President Biden is set to address the world Tuesday from Warsaw, Poland, ahead of the one-year mark of Russia’s brutal. The president will deliver his speech after meetings with Polish President Andrzej Duda, and a day after he .
Mr. Biden on Monday said more sanctions would be coming, though Deputy Treasury Secretary Wally Adeyemo, in a phone call with reporters Monday, declined to give details ahead of a formal announcement.
In his speech, the president is expected to recap how the U.S. has supported Ukraine and rallied European allies to the cause, as well as what the U.S. has done so far to sanction Moscow. Adeyemo said Mr. Biden will talk about how the U.S. is making it harder for Russia to conduct the war, both by isolating Moscow economically and making it tougher for President Vladimir Putin’s regime to fund its military operations.
Adeyemo said Russia had lost about 9,000 pieces of equipment on the battlefield and struggled to find money to replace the equipment. Going forward, the U.S. will continue its cooperation with allies as it sanctions Russia and increase pressure on companies doing business with Moscow.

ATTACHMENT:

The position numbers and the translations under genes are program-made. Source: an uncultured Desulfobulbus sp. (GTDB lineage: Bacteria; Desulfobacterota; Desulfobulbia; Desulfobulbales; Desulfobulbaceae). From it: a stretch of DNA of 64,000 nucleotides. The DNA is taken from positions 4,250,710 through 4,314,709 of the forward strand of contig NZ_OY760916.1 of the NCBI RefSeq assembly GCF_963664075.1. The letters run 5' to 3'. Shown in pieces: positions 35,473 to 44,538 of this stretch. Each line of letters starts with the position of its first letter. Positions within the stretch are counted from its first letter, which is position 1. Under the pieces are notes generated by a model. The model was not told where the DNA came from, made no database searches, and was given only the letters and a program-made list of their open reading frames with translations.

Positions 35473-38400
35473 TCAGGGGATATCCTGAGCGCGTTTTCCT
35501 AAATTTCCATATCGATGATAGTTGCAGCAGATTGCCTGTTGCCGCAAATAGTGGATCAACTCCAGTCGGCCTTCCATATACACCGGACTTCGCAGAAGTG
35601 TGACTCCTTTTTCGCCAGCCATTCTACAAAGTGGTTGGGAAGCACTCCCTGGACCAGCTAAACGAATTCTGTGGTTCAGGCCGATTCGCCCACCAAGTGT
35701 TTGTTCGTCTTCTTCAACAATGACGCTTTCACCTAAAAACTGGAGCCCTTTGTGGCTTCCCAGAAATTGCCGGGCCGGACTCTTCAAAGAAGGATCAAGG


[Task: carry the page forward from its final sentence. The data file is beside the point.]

Mr. Biden’s trip to Kyiv was, with the president accompanied only by his closest aides, his security detail and two journalists. More of the president’s aides met up with him once he on Monday evening, after the Kyiv stop.
Mr. Biden spent about six hours in Kyiv, much of it with Ukrainian President Volodymyr Zelenskyy, whom he promised unwavering support and another tranche of American military aid.
White House aides stressed that the trip to Kyiv was still a risky one despite months of planning, noting that, unlike other war zones that past U.S. presidents have visited, the U.S. lacks a military presence in Ukraine. Mr. Biden, those aides told reporters, made the final decision to travel on Friday.
National security adviser Jake Sullivan told reporters Monday that theto Ukraine some hours ahead of the president’s departure, for “deconfliction purposes.”